Good Friday 2014 “I am the one for whom you are looking.”

“I am he,” Jesus says. “I am he.”

I am the one for whom you are looking.

It is not hard to understand that we are looking for this same Jesus today: not the one who the authorities accused of blasphemy, but the one who will never leave us, the one who cries out:

My God, my God, why have you forsaken me?

A Malaysian plane has disappeared from the earth, so far, without a trace.
We see nothing, and we do not understand.

One year ago, two brothers set off bombs at the Boston marathon, killing three and maiming many others.
We see pools of blood, limbs torn off, the broken carrying those broken even more. We do not understand.

In Kansas this week, three people are dead after a shooting spree in and around a Jewish community center: a woman; a grandfather, and his Eagle Scout grandson.
We see the accused shoved into a police car while he shouts: “Heil, Hitler!” We cannot understand such hate.

There is the Pittsburgh area “stabbing rampage” in a high school. We see the news and think: “not again.” We see our own children going to school, and wonder … and we do not understand.

Far too many of us know the depths of Jesus’ cry:
My God, my God, why have you forsaken me?

Your priest does not have the answer to the “why” of these tragedies. Nor does your bishop, nor anyone living on earth. Violence, tragedy, horrific actions are part of a broken world, our broken humanity. “Why” is not answered with a reason, but with a “whom.”

Whom do you seek? “I am he,” said Jesus. “I am he,” says Jesus today.

We are broken in body, in spirit, and by the world around us. We are broken in our very own ways, some visible and some not so visible. Sometimes, we run away from Jesus. A friend writes: “I broke up with Jesus today,” and later, “we’re making up, but it’s pretty tentative.” “Good,” I reply. “You two have been having quite the struggle.” “Yeah,” she says, “but mostly I’m the one who’s running.”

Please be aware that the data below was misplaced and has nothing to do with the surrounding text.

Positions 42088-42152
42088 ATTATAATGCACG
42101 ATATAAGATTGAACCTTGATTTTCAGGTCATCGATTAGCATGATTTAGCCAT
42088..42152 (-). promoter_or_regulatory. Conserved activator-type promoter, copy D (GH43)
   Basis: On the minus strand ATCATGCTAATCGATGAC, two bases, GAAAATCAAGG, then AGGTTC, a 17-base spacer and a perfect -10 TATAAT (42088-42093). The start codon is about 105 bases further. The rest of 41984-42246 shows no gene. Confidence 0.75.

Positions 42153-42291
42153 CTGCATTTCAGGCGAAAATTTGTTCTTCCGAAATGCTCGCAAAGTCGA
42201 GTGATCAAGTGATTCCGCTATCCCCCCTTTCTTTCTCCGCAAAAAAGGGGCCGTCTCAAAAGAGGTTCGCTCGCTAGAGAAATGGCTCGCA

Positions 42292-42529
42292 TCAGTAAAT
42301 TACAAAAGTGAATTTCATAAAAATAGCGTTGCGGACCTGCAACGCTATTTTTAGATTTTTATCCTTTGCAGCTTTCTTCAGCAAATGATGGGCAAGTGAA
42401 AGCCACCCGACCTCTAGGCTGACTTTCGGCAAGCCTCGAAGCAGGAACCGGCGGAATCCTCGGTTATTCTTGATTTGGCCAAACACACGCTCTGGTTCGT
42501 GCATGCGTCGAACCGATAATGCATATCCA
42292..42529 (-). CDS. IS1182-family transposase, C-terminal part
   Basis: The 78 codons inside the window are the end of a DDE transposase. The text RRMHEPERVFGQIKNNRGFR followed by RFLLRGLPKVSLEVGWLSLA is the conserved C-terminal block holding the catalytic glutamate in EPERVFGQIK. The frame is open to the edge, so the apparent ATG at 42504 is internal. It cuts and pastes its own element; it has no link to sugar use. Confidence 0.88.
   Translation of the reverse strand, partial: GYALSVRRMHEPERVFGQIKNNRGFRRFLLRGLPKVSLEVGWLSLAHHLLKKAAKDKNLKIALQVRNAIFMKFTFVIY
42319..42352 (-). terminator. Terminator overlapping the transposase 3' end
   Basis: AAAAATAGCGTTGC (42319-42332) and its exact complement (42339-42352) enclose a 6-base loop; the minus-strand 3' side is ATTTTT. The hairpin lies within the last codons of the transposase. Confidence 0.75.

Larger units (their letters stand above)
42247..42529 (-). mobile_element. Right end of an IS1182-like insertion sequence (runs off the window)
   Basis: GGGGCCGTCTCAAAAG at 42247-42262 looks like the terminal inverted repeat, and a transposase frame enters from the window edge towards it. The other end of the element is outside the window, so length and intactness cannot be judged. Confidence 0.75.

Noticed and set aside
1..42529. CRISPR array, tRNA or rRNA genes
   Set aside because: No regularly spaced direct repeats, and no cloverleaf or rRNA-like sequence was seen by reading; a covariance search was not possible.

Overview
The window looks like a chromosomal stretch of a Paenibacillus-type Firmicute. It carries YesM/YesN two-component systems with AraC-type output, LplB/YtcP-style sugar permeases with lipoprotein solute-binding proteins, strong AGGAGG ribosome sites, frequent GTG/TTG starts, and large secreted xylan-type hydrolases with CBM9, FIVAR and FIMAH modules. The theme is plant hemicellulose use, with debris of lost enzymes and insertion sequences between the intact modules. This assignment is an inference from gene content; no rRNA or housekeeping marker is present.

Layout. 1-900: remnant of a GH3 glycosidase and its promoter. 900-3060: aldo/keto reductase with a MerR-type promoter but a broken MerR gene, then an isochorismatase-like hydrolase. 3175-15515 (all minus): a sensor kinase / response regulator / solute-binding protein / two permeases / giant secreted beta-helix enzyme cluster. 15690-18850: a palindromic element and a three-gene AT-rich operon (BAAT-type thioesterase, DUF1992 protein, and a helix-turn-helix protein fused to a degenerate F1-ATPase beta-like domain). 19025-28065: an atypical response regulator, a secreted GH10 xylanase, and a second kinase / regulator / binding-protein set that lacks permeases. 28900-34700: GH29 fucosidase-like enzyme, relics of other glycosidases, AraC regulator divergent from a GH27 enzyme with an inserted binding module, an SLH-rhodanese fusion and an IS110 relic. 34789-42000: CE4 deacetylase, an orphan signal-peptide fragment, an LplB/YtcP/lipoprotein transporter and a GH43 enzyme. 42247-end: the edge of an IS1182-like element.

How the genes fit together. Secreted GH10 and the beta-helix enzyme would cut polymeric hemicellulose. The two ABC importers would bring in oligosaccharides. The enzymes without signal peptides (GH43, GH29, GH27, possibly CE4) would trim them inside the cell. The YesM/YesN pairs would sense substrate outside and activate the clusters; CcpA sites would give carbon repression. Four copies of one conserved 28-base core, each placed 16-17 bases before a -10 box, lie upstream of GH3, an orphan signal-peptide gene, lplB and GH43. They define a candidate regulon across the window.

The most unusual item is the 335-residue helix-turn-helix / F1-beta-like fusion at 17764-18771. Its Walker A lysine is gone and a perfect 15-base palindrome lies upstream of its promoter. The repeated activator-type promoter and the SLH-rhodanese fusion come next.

We are the ones who run; sometimes for good reason. I run from watching too much news; the tragedy is more than I can bear. We don’t have to go looking for tragedy, do we? We are afraid that Jesus has left us, in much the same way that we left him in the garden.

I assure you that Jesus has not left us. Jesus is embodied in the arms of those who carry the injured and the dead. Jesus is redeeming those who can stand up and say “we’re strong,” we’re “Boston strong.” The photographer from the Boston marathon documents not just blood, but new limbs and first steps and the triumph of life overcoming evil.

We don’t know where Jesus is in the heads and hands and minds of those who perpetrate evil. We do know that Jesus knew who was going to betray him, who was going to deny him, and that Jesus broke bread with them anyway. The “Heil Hitler” man and the teenager and those with murder in our hearts will have to work that out with God, not with me. And so we give thanks for Jesus.

Jesus is the one for whom we are looking. His broken body wraps around all of us, no matter how many times we break up with him. Jesus takes every part of us, whole and broken, sad, joyful, wondering, distraught. He looks at us from his cross, comes down from the cross and will be with us again.

Today is Good Friday. We think on this cross, on the bare wood, by which and through which we are loved completely.

Jesus says: “I am the one for whom you are looking.”

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